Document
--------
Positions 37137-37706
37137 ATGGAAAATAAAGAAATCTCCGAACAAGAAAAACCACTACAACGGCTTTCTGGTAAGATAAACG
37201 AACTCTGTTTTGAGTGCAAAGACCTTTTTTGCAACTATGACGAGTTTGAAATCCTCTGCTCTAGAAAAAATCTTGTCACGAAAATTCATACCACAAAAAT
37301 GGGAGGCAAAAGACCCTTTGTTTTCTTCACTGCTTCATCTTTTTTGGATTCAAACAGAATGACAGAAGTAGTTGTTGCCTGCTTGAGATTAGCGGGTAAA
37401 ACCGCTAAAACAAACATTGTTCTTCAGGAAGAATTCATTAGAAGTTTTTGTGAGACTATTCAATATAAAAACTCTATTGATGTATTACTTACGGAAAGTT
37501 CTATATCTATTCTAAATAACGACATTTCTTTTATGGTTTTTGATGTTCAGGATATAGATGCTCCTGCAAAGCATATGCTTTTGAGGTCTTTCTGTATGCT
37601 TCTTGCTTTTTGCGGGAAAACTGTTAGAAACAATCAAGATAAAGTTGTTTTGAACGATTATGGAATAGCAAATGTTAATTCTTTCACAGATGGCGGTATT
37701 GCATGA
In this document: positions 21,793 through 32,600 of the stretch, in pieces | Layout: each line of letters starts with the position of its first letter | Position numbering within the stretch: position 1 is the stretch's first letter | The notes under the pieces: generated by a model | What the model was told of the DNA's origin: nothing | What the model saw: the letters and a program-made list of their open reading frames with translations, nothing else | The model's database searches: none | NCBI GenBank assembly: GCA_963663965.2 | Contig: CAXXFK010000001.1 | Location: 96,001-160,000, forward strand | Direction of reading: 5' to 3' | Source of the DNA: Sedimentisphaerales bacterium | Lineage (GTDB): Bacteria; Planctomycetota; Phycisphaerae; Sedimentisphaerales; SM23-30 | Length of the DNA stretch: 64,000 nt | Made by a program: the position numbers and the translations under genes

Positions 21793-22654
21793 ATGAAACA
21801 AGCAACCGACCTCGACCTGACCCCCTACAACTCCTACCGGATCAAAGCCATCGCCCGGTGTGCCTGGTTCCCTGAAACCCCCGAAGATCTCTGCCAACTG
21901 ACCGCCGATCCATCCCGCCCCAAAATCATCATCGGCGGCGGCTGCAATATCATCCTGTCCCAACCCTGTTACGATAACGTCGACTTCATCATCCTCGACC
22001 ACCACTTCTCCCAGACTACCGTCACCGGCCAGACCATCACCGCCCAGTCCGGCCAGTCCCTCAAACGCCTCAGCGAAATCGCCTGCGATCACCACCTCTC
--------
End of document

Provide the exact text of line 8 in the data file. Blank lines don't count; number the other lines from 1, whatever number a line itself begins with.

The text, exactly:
37701 GCATGA